IMF Reduces Expectations For World Economy Growth

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Coleman Doyle Contributor
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The International Monetary Fund on Monday released a version of the World Economic Outlook report, which outlines the growth of the world economy for this year, as well as projections.

The report was released as thousands of finance professionals prepare to gather in Bali, Indonesia for the annual meeting of the IMF and the World Bank, its sister organization that primarily handles lending.

The IMF stated that they expect a 3.7 percent growth of the world economy by the end of this year, which is the same as last year. However, this is a 0.2 percent decrease from the forecast that they gave this past July.

Maurice Obstfeld, the current IMF Chief Economist, attributed this reduction to the trade tensions between the U.S. and its trade partners, which he believes are beginning to impact economic activity worldwide. (RELATED: Who is Gita Gopinath, The IMF’s First Female Chief Economist?)

“Two major regional trade arrangements are in flux — NAFTA (where a new trilateral agreement awaits legislative approval) and the European Union (with the latter negotiating the terms of Brexit). U.S. tariffs on China, and more broadly on auto and auto part imports, may disrupt established supply chains, especially if met by retaliation,” he told CNBC.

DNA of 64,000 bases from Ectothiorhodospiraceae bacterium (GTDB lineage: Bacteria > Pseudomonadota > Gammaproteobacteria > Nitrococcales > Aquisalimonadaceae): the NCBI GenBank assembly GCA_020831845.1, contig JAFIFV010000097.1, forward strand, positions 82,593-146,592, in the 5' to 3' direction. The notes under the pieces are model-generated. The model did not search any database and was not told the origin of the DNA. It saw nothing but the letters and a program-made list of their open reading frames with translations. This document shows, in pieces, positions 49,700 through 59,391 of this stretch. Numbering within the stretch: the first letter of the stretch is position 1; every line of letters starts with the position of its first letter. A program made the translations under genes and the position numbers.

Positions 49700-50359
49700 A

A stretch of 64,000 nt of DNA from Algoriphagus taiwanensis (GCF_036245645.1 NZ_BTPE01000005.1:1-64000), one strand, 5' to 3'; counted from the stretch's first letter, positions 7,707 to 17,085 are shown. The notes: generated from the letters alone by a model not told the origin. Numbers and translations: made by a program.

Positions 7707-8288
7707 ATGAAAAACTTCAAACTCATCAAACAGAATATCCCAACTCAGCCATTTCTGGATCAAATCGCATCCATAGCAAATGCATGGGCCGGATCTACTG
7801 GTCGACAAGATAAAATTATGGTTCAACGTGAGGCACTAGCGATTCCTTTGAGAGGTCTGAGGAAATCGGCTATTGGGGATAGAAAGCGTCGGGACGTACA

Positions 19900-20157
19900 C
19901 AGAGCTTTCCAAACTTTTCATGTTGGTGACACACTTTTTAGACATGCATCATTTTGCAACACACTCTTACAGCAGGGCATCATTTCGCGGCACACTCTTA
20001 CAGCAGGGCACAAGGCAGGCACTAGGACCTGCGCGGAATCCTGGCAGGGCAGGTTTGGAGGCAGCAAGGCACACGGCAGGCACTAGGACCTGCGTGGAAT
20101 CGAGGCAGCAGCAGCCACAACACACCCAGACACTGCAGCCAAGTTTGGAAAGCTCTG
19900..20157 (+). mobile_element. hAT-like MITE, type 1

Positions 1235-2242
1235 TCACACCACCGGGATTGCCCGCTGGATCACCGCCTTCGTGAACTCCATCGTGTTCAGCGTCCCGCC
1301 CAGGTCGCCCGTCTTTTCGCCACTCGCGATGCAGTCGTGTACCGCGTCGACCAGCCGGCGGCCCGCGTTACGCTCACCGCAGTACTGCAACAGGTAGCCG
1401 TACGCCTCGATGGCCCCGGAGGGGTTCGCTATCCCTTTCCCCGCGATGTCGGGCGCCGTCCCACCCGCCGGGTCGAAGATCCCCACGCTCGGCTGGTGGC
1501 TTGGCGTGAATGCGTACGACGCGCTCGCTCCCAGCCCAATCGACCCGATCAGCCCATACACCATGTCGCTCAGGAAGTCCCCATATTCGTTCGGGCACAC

“The impacts of trade policy and uncertainty are becoming evident at the macroeconomic level, while anecdotal evidence accumulates on the resulting harm to companies,” he continued. “Trade policy reflects politics, and politics remain unsettled in several countries, posing further risks.”

Regarding the U.S. economy, the IMF is expecting a 2.9 percent growth this year, which is the fastest pace since 2005. However, they expect this growth to slow down by next year once the effects of recent tax cuts wear off and the Trump administration’s trade war with China begins to take a toll.

The outlook for global trade also got worse as the IMF expects the total goods and services flow to grow by 4.2 percent this year, which is a 0.6 percent decrease from earlier projections, and 4 percent next year, which is a 0.5 percent decrease from earlier projections.